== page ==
Luiz Inácio Lula da Silva, the president of Brazil is scheduled to visit Argentina and Chile, next Thursday and Friday, April 26 and 27, with energy integration and trade as the main formal issues. This is a trip, however, that can also be described as an incursion through Latin America's different Socialist populist "blends".
Although Argentina's populist Nestor Kirchner and Socialist Lula always have time for smiling pictures and comments on soccer – they rule South America's leading powers of the sport – it is known that behind doors and at the negotiation table things are different.
Bilateral trade is significant for both sides and the challenge of current and future energy supplies has become crucial since Argentina is running short of reserves and Brazil is determined to limit foreign dependency.
But present on the stage is also Venezuela's Hugo Chavez with his fat check book and promises of "cheap" oil to those who support his Socialist XXI century development project, and in practical terms questioning Brazil's natural leadership of the region.
Furthermore Bolivia's Evo Morales sponsored by Venezuela decided the nationalization of oil and gas resources with limited compensation for Brazil's huge investments in developing the industry over the last ten years.
Lula's proven pragmatism must then face the challenges of this blend of nationalism with populism, which also happens to attract Argentina's Kirchner and his mid seventies protest mentality, particularly in an electoral year.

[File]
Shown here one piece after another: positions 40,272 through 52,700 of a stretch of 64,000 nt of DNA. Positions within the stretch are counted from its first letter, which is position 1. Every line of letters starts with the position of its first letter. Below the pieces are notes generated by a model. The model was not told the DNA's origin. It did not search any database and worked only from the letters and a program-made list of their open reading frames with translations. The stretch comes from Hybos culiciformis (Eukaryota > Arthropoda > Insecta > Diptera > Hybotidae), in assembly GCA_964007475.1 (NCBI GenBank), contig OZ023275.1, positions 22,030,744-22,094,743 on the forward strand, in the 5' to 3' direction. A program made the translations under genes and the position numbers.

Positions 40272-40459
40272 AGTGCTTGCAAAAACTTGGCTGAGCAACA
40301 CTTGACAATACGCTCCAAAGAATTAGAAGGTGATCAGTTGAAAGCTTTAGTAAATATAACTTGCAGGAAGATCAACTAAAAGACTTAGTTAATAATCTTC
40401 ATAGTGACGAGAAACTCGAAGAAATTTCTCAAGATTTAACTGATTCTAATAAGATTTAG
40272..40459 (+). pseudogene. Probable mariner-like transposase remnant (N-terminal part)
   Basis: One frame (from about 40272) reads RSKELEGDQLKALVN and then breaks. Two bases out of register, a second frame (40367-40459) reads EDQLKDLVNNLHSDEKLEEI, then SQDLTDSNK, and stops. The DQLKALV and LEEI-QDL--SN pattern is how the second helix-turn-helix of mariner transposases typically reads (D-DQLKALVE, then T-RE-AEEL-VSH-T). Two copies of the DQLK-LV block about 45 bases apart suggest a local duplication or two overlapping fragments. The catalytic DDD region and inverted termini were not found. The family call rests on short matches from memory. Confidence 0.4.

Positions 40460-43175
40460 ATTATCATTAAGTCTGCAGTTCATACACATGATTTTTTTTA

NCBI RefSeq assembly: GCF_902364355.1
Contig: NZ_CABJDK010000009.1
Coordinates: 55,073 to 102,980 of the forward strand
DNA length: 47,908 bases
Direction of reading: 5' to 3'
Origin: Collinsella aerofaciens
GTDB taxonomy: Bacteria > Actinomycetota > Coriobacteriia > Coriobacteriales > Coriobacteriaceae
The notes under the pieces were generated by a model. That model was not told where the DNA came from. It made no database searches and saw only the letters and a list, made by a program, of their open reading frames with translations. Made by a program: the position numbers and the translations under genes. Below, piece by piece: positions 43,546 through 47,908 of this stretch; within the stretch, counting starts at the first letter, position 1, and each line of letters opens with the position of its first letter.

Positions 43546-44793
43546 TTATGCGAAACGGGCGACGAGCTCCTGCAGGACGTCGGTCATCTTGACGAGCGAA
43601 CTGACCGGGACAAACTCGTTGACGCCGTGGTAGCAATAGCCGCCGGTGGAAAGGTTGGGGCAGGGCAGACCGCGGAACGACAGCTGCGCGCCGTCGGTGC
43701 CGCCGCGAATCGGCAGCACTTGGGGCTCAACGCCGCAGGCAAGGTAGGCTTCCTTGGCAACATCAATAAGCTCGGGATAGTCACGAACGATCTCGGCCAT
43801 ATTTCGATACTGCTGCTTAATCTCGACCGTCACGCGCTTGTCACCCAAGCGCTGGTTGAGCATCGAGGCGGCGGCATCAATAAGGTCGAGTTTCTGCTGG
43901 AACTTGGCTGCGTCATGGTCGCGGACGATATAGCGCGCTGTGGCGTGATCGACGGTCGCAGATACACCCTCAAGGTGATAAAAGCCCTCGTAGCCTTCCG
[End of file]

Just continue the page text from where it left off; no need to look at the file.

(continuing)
Furthermore Chavez has an inclination for Argentine sovereign bonds, and has openly criticized Lula's bio fuels and ethanol projects, arguing they will escalate world food prices, (and for having decided on a strategic alliance with the White House on developing alternative fuels).
Thus to ensure Brazil's long standing strategic policy of privileging Argentina in trade and energy integration (they both share access to Bolivia's vast resources of natural gas) Lula must enchant the president from the cold south Patagonia, who also needs Brazil to set distance from an ever absorbing Chavez, who doesn't seem to have the correct allies in the world.
On Friday, in Chile, Lula should feel more at home: Michelle Bachelet is the fourth president of a coalition that has successfully blended free enterprise with Socialist responsibility, becoming South America's showcase.
Brazil traditionally has been the natural ally of Chile helping it to counterbalance the pressure from Argentina and Peru.
Lula is scheduled to sign several bilateral political and economic agreements and both presidents will be discussing the "political situation of South America and energy integration", according to the official release.
Friday afternoon Lula da Silva will be one of the main speakers at the Latin America Economic Forum in Santiago with an audience made up of government officials and the cream of world corporations' leaders.